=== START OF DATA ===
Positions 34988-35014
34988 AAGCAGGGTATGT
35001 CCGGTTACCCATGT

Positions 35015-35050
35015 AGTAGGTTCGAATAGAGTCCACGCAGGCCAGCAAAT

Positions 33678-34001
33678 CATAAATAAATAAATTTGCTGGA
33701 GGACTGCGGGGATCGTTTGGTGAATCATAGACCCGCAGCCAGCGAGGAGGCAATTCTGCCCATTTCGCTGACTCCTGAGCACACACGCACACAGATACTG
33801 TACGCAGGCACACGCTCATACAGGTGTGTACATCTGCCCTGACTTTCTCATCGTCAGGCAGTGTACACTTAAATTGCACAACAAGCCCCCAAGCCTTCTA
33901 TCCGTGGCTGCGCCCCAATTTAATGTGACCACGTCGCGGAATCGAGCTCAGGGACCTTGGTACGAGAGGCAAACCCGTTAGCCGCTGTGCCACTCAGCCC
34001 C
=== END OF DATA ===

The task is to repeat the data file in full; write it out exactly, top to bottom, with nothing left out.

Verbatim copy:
Positions 34988-35014
34988 AAGCAGGGTATGT
35001 CCGGTTACCCATGT

Positions 35015-35050
35015 AGTAGGTTCGAATAGAGTCCACGCAGGCCAGCAAAT

Positions 33678-34001
33678 CATAAATAAATAAATTTGCTGGA
33701 GGACTGCGGGGATCGTTTGGTGAATCATAGACCCGCAGCCAGCGAGGAGGCAATTCTGCCCATTTCGCTGACTCCTGAGCACACACGCACACAGATACTG
33801 TACGCAGGCACACGCTCATACAGGTGTGTACATCTGCCCTGACTTTCTCATCGTCAGGCAGTGTACACTTAAATTGCACAACAAGCCCCCAAGCCTTCTA
33901 TCCGTGGCTGCGCCCCAATTTAATGTGACCACGTCGCGGAATCGAGCTCAGGGACCTTGGTACGAGAGGCAAACCCGTTAGCCGCTGTGCCACTCAGCCC
34001 C